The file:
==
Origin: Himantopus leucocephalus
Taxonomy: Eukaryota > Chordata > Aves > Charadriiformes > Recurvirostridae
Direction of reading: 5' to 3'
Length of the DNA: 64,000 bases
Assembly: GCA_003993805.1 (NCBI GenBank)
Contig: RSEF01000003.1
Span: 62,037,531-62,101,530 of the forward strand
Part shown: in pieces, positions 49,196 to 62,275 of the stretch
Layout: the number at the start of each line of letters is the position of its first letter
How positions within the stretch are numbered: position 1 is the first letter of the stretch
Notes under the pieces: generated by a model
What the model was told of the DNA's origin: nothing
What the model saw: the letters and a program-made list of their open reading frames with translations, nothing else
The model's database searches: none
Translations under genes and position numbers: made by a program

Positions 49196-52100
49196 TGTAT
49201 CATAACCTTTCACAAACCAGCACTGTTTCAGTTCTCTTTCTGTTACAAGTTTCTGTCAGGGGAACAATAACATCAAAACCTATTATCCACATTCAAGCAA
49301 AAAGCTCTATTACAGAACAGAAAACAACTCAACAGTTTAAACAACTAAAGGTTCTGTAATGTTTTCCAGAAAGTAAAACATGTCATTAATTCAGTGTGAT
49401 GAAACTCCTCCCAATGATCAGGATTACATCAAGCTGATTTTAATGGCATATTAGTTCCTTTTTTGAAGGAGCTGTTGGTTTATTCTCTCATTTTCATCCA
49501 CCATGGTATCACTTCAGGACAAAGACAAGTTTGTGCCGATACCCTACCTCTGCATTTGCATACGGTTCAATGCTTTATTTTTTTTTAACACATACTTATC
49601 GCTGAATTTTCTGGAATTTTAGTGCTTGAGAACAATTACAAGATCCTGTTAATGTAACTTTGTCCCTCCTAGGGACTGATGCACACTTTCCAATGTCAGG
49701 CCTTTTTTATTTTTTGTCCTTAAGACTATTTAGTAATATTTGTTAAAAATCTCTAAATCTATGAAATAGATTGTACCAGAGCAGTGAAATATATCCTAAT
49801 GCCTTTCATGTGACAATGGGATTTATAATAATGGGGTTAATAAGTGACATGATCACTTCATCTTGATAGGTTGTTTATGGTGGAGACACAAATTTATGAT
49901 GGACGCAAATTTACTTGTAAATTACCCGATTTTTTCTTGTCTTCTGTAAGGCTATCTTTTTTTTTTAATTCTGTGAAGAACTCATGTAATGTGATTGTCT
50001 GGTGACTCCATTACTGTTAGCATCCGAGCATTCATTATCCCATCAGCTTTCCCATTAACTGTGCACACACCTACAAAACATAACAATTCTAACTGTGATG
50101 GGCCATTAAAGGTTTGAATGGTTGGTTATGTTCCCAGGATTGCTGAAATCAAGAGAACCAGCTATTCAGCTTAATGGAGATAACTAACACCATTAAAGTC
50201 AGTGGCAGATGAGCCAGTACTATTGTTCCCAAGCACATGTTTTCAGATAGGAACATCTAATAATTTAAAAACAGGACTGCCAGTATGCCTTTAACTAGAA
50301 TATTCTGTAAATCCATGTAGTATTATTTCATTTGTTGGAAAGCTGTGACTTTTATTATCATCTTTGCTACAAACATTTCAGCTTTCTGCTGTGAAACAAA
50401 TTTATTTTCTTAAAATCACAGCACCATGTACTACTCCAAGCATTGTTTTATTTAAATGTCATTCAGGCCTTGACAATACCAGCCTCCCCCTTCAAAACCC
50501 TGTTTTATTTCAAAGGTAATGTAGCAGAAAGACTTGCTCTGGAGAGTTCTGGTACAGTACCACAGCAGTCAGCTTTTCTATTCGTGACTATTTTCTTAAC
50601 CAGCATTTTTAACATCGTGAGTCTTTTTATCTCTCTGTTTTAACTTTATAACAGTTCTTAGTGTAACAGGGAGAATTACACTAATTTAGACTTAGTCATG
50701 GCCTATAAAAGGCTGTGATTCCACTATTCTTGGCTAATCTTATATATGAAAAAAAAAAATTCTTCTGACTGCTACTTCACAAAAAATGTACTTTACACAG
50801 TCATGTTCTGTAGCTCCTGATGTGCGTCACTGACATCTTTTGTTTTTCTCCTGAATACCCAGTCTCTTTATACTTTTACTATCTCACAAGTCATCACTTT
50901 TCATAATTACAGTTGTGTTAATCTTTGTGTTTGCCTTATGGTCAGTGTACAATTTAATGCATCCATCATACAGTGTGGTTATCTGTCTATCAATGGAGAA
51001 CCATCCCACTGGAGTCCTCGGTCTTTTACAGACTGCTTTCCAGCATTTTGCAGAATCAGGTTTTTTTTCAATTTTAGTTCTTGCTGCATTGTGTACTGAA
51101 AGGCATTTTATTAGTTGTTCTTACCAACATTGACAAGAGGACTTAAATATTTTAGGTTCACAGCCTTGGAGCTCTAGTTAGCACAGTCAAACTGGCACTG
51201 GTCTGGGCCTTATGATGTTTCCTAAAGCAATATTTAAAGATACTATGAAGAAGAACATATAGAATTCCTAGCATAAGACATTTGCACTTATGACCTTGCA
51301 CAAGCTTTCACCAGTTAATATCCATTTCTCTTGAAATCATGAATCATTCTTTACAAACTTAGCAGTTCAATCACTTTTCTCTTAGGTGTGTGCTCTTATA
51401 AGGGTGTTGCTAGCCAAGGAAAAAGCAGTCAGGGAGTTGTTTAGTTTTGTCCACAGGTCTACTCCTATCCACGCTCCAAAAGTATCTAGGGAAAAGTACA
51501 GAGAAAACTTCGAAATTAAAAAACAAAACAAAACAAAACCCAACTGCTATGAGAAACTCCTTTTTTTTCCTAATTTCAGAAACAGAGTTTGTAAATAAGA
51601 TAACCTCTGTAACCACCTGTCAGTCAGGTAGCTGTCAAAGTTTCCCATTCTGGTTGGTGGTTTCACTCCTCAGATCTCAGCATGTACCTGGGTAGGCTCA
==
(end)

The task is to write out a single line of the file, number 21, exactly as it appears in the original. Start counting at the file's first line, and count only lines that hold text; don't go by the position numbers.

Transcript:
49501 CCATGGTATCACTTCAGGACAAAGACAAGTTTGTGCCGATACCCTACCTCTGCATTTGCATACGGTTCAATGCTTTATTTTTTTTTAACACATACTTATC